On most public blockchains, the ability to mint an NFT involves the use of an open-source and free standard, such as ERC-721. It happens that, on Solana, the only real way to mint an NFT is to use Metaplex, which is a private, closed-source NFT minting platform (or use similar platforms offered by NFT exchanges). The decision by Metaplex to impose fees on Solana users minting NFTs was poorly received, specifically because users had come to think of it as a public good, and taxing a public good contradicts some of the core values of web3. The Solana NFT community is understandably frustrated, as minting NFTs has, until now, only required payment of the initial transaction fee. Although Metaplex is charging a mere 0.01 SOL to mint, the community should have been more involved in the decision-making process for such a significant change to the most used NFT minting service in the Solana ecosystem. However, we credit Metaplex for reviewing the community’s responses and removing the proposed fees on updating, verifying, and freezing NFTs. This decision removes 100% of the fee burden for already existing creators and their communities. Despite Metaplex removing fees for everything expect minting, giving users a reason to leave the network will impede the revival of Solana’s NFT ecosystem.
From Metaplex's perspective, implementing a revenue-generating feature is essential for sustaining a resource-intensive operation. Protocols require active maintenance and support, which incurs costs in the long run. Despite having raised $46mn in Jan 2022, Metaplex's decision to introduce protocol fees during a bear market indicates that this move is necessary for the company's longevity. Fee proceeds will be used to fund dev work on the Token Metadata immutability initiative as well as the broader suite of Metaplex programs.
Metaplex faces immense pressure from Magic Eden, the leading Solana marketplace, which offers minting services through their launchpad. Magic Eden has a significant competitive advantage in the minting service arena, as their main revenue generator comes from marketplace fees, perhaps allowing Magic Eden (or other marketplaces with similar economic models) to win the minting sector as well. As other Solana NFT protocols adopt minting services, Metaplex will be at a disadvantage in retaining market share. In the spirit of open source, we also hope someone develops and releases a free and open NFT minting program on Solana. -GP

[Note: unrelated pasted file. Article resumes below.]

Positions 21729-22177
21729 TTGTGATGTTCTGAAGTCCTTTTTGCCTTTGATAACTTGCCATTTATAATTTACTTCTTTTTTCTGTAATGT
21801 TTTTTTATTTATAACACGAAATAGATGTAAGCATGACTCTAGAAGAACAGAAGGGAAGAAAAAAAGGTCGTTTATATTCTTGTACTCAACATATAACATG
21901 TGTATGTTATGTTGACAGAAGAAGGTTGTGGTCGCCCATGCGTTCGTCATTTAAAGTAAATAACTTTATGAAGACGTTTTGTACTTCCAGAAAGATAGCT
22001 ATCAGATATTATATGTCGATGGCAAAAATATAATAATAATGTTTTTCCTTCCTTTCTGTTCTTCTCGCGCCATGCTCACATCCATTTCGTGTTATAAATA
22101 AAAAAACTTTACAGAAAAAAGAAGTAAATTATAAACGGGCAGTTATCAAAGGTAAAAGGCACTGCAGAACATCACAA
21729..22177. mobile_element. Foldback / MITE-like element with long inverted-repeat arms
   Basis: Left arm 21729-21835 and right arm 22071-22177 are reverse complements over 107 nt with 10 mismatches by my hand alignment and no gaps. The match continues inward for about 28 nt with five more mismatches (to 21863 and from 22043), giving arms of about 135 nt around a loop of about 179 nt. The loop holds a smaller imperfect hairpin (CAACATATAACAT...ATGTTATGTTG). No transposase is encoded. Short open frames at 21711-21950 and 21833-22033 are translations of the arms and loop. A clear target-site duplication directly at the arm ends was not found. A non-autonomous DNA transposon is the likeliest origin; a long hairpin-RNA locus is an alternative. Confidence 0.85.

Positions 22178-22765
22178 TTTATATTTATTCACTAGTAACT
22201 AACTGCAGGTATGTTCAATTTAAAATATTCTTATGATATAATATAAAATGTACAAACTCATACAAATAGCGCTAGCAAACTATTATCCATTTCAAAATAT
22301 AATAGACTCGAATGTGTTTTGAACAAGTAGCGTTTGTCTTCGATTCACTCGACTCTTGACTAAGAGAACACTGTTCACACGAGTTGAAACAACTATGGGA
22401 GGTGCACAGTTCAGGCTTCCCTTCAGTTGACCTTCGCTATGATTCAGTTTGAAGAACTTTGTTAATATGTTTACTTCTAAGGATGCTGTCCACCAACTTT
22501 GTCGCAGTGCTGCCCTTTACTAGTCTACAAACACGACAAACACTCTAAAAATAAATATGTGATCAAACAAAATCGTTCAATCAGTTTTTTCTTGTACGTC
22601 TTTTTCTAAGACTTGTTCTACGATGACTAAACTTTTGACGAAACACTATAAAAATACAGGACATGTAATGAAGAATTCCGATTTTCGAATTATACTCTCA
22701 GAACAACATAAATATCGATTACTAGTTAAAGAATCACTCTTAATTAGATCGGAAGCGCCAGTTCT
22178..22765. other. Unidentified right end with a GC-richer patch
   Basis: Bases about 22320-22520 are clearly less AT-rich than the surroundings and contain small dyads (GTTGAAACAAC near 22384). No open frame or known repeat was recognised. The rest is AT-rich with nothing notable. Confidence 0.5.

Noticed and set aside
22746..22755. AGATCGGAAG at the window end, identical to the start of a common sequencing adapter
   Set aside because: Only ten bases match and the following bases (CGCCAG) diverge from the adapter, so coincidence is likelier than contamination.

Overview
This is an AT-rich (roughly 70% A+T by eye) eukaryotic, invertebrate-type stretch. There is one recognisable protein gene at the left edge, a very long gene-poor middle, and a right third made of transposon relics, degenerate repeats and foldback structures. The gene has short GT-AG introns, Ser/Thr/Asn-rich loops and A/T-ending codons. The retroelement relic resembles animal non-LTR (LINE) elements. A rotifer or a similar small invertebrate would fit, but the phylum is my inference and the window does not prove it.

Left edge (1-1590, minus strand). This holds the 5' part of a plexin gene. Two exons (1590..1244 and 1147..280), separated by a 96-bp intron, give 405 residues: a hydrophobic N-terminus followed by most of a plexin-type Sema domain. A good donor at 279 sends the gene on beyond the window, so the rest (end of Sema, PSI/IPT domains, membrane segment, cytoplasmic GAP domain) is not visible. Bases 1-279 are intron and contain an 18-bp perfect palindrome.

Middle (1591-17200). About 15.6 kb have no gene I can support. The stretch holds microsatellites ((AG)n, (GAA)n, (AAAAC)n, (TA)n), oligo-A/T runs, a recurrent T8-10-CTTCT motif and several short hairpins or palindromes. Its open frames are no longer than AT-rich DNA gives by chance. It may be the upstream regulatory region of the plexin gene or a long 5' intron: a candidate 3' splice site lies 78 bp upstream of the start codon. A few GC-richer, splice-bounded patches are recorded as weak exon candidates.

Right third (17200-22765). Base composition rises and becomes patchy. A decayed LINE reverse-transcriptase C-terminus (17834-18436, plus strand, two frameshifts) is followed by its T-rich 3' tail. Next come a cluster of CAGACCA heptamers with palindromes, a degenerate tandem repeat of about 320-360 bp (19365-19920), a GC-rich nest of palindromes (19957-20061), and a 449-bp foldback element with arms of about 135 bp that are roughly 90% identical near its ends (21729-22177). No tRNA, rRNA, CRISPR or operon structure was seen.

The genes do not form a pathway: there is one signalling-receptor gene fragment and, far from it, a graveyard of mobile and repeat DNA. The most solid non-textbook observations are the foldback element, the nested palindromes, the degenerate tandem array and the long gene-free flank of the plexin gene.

Ledger Courts Controversy with Key Recovery Program
Last week, Ledger, one of the world's leading cryptocurrency hardware wallet providers, announced a new feature called "Ledger Recover." This feature would allow users to store encrypted backups of their seed phrases with a set of three custodians, enabling the restoration of private keys even if the users lose or forget their seed phrases. As a part of this feature, a know-your-customer (KYC) verification process would be required. However, in response to strong criticism from the cryptocurrency community, Ledger has decided to delay the release of this feature until it can release the code for it.
The announcement sparked significant controversy within the cryptocurrency community. Many members criticized the idea of sharing seed phrases with anyone other than the wallet owners themselves, feeling betrayed by Ledger's previous assertions that wallet private keys would never leave a device. Concerns were also raised regarding potential threats such as custodian hacks, data leaks from KYC providers, and law enforcement control over Ledger users' data. Additionally, the fact that the code for the "Recover" feature wasn't open source at the time of the announcement led to criticisms about the inability to audit the safety of the proposed custody mechanism.
In response to the backlash, Ledger's CEO, Pascal Gauthier, stated that the company would accelerate its open sourcing roadmap and include as much of the Ledger operating system as possible, starting with core components of the OS and the Ledger Recover feature. Gauthier maintained that offering key recovery services is essential to onboard a new wave of crypto users for whom self-custody might feel too challenging. He cited that many crypto users either do not own their private keys or put their private keys at risk by using less secure forms of self-custody and challenging methods of storing and securing their seed phrases.
One consensus take that has emerged here is that of course to onboard billions of users, we need ways to recover keys. We don’t disagree with that, generally speaking, but the fact that these keys can be recovered unilaterally by Ledger and its 2 partners—without the cryptographic involvement of the hardware device holder—is problematic and opens up a variety of attack vectors. For example, a government could then order Ledger to affect the transfer of digital assets out of a holder’s wallet. While that order could be legitimate, it could also come from an authoritarian government or be used to target marginalized or opposition figures. Ultimately, that the private key can be extricated from the hardware device at all is troubling, and it opens up an attack vector that doesn’t need to exist. For example, users can achieve a similar key recovery experience with much better security by utilizing a multisig setup along the lines of what Casa and Unchained Capital offer clients. And regardless of whether this is a dud, a big deal, or a really big deal, Ledger isn’t benefitting from the fact that they’ve long been criticized for using closed-source firmware (making it difficult for researchers to actually understand what’s going on under the hood) and for the July 2020 hack and leak of their entire marketing database, essentially giving attackers the physical address of most of the hardware wallets ever purchased. Ledger could have handled the comms on this product better, and they’ve now delayed the rollout, which seems prudent. This type of product is certainly needed by the many people who have accidentally lost their private keys, but more transparency around how keys can be kept secure is advisable. -AT